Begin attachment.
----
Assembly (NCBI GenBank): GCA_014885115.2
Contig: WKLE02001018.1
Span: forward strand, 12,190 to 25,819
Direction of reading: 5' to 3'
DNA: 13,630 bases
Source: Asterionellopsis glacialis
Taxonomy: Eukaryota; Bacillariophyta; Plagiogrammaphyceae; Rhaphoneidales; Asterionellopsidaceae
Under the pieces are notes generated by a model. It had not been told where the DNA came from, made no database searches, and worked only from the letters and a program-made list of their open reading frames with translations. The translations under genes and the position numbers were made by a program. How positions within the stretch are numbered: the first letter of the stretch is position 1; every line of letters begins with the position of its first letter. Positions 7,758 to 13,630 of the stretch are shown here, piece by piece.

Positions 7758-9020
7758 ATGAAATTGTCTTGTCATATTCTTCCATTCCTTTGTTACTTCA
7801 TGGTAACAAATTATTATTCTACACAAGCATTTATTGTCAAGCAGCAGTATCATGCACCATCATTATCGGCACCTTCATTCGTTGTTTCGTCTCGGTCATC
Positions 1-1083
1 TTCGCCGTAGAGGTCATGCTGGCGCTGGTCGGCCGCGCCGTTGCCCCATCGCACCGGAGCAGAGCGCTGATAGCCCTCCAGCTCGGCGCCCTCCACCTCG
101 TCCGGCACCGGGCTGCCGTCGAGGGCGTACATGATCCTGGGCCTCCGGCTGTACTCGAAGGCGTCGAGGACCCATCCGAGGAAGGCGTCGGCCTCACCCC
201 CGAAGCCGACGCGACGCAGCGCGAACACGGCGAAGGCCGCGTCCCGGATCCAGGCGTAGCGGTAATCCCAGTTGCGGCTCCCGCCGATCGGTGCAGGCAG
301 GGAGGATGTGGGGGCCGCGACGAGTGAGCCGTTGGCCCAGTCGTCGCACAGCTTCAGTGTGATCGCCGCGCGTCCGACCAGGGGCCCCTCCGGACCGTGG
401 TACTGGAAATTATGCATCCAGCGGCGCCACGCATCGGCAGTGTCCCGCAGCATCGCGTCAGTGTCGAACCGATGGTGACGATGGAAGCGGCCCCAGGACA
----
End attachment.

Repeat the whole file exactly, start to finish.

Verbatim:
Assembly (NCBI GenBank): GCA_014885115.2
Contig: WKLE02001018.1
Span: forward strand, 12,190 to 25,819
Direction of reading: 5' to 3'
DNA: 13,630 bases
Source: Asterionellopsis glacialis
Taxonomy: Eukaryota; Bacillariophyta; Plagiogrammaphyceae; Rhaphoneidales; Asterionellopsidaceae
Under the pieces are notes generated by a model. It had not been told where the DNA came from, made no database searches, and worked only from the letters and a program-made list of their open reading frames with translations. The translations under genes and the position numbers were made by a program. How positions within the stretch are numbered: the first letter of the stretch is position 1; every line of letters begins with the position of its first letter. Positions 7,758 to 13,630 of the stretch are shown here, piece by piece.

Positions 7758-9020
7758 ATGAAATTGTCTTGTCATATTCTTCCATTCCTTTGTTACTTCA
7801 TGGTAACAAATTATTATTCTACACAAGCATTTATTGTCAAGCAGCAGTATCATGCACCATCATTATCGGCACCTTCATTCGTTGTTTCGTCTCGGTCATC
Positions 1-1083
1 TTCGCCGTAGAGGTCATGCTGGCGCTGGTCGGCCGCGCCGTTGCCCCATCGCACCGGAGCAGAGCGCTGATAGCCCTCCAGCTCGGCGCCCTCCACCTCG
101 TCCGGCACCGGGCTGCCGTCGAGGGCGTACATGATCCTGGGCCTCCGGCTGTACTCGAAGGCGTCGAGGACCCATCCGAGGAAGGCGTCGGCCTCACCCC
201 CGAAGCCGACGCGACGCAGCGCGAACACGGCGAAGGCCGCGTCCCGGATCCAGGCGTAGCGGTAATCCCAGTTGCGGCTCCCGCCGATCGGTGCAGGCAG
301 GGAGGATGTGGGGGCCGCGACGAGTGAGCCGTTGGCCCAGTCGTCGCACAGCTTCAGTGTGATCGCCGCGCGTCCGACCAGGGGCCCCTCCGGACCGTGG
401 TACTGGAAATTATGCATCCAGCGGCGCCACGCATCGGCAGTGTCCCGCAGCATCGCGTCAGTGTCGAACCGATGGTGACGATGGAAGCGGCCCCAGGACA